The 100 Hours of Astronomy project (100HA) is a worldwide event with a wide range of public outreach activities including live webcasts, observing events and more taking place during a 100-hour period in early April. One of the key goals of 100HA is to have as many people as possible look through a telescope as Galileo did for the first time 400 years ago.
The Kalamazoo Astronomical Society will co-sponsor simultaneous 100HA events on both April 3rd and 4th with the Kalamazoo Valley Museum and Kingman Museum of Battle Creek as part of the International Astronomical Union’s â€œ100 Hours of Astronomyâ€ celebration by inviting the public to take a closer look at what’s up there — way, way, way up there. This event takes place just when the Moon goes from First Quarter to Waxing Gibbous, good phases for early evening observing. Saturn will be the other highlight of early evening observing events.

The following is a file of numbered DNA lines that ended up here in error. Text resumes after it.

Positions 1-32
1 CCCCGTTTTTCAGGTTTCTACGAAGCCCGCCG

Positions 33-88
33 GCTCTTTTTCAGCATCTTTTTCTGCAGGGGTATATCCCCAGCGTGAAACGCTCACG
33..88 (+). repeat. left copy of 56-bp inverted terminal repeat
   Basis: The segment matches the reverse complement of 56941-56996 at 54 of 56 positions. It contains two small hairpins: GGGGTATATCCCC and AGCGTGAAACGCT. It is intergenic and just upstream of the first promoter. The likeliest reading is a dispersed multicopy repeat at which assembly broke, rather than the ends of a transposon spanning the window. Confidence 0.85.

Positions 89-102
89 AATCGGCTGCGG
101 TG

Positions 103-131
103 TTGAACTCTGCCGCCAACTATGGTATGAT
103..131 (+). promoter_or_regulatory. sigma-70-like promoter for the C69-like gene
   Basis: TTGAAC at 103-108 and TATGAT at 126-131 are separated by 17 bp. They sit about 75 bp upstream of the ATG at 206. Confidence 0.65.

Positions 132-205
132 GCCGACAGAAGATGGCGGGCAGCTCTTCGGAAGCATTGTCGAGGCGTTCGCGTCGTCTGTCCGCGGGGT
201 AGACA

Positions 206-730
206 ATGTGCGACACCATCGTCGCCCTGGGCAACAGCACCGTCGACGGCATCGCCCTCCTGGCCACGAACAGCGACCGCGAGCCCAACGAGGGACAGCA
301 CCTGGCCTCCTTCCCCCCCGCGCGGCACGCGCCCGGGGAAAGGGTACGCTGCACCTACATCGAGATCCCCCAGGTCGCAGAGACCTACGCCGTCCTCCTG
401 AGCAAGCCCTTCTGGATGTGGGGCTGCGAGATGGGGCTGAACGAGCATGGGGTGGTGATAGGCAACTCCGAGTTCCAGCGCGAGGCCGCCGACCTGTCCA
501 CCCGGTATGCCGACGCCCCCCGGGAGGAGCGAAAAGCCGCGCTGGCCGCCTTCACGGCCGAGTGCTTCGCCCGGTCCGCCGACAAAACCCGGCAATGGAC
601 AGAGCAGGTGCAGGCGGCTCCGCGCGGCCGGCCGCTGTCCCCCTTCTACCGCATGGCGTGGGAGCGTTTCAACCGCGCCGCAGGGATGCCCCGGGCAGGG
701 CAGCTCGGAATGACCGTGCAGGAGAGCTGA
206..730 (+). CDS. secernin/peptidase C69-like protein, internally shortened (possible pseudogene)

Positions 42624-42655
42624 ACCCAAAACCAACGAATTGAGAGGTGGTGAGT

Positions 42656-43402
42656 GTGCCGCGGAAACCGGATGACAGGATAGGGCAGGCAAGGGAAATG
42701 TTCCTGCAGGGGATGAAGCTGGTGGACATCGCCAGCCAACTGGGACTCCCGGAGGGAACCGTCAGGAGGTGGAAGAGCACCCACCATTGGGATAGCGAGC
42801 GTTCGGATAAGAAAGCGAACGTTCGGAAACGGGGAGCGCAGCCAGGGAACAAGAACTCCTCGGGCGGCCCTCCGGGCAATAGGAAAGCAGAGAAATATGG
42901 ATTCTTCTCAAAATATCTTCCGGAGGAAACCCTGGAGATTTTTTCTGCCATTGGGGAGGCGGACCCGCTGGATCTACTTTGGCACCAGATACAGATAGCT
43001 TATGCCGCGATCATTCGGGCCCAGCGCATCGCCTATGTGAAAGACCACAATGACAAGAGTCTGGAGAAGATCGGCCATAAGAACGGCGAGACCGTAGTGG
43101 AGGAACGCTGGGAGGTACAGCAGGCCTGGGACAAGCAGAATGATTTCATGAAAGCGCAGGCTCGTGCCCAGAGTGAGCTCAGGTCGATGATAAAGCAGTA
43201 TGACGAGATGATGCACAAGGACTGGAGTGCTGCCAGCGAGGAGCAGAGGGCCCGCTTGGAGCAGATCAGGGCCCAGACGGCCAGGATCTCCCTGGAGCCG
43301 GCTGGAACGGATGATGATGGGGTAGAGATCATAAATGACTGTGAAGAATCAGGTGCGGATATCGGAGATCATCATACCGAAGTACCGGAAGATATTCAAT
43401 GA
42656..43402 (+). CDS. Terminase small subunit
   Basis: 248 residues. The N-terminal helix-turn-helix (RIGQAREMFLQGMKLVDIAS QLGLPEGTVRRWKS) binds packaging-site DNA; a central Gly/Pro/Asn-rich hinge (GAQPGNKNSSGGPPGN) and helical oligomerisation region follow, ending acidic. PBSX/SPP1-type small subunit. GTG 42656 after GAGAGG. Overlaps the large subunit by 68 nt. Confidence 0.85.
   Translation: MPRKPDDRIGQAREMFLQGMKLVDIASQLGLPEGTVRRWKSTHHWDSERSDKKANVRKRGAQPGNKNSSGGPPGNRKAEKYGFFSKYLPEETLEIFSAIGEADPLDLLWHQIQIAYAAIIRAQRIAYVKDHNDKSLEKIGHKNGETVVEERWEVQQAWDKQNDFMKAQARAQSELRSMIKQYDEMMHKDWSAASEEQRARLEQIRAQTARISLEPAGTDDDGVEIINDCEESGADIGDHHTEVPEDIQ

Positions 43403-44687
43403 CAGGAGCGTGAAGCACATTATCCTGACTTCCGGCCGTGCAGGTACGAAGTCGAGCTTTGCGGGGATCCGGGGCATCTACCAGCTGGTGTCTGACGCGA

Using much more sophisticated and technical equipment than Galileo had in 1609, society members and museum staff will point their telescopes to provide views of the moon, the vast plains called Maria, chains of mountains and craters. Further east, the planet Saturn will come into focus, revealing the rings that remained a mystery to Galileo.
Eric Schreur, the museum’s planetarium coordinator, said the free stargazing will begin at 8 p.m. on both that Friday and Saturday, and continue until people’s eyes grow tired of the celestial sights.
The concept of â€œ100 Hours of Astronomyâ€ is derived from the fact that, beginning on the evening of April 2, backyard stargazers around the world will set up their telescopes to give public audiences the chance to look up close and personal skyward.
As the earth turns into its shadow, observers in different cities will keep a continuous watch on the night sky until four days have elapsed. Major observatories around the world will participate by streaming webcasts to audiences in distant cities.
Throughout the four-day period, somewhere around the earth a telescope will be aimed into the night sky.
Another IYA goal is to have millions of people viewing the night sky through telescopes of their own.
Some people have telescopes buried in a closet or garage. The Telescope Amnesty Program invites people to bring them to IYA events, including those at the museum, where experienced stargazers can demonstrate how to set them up, or tune them for better performance.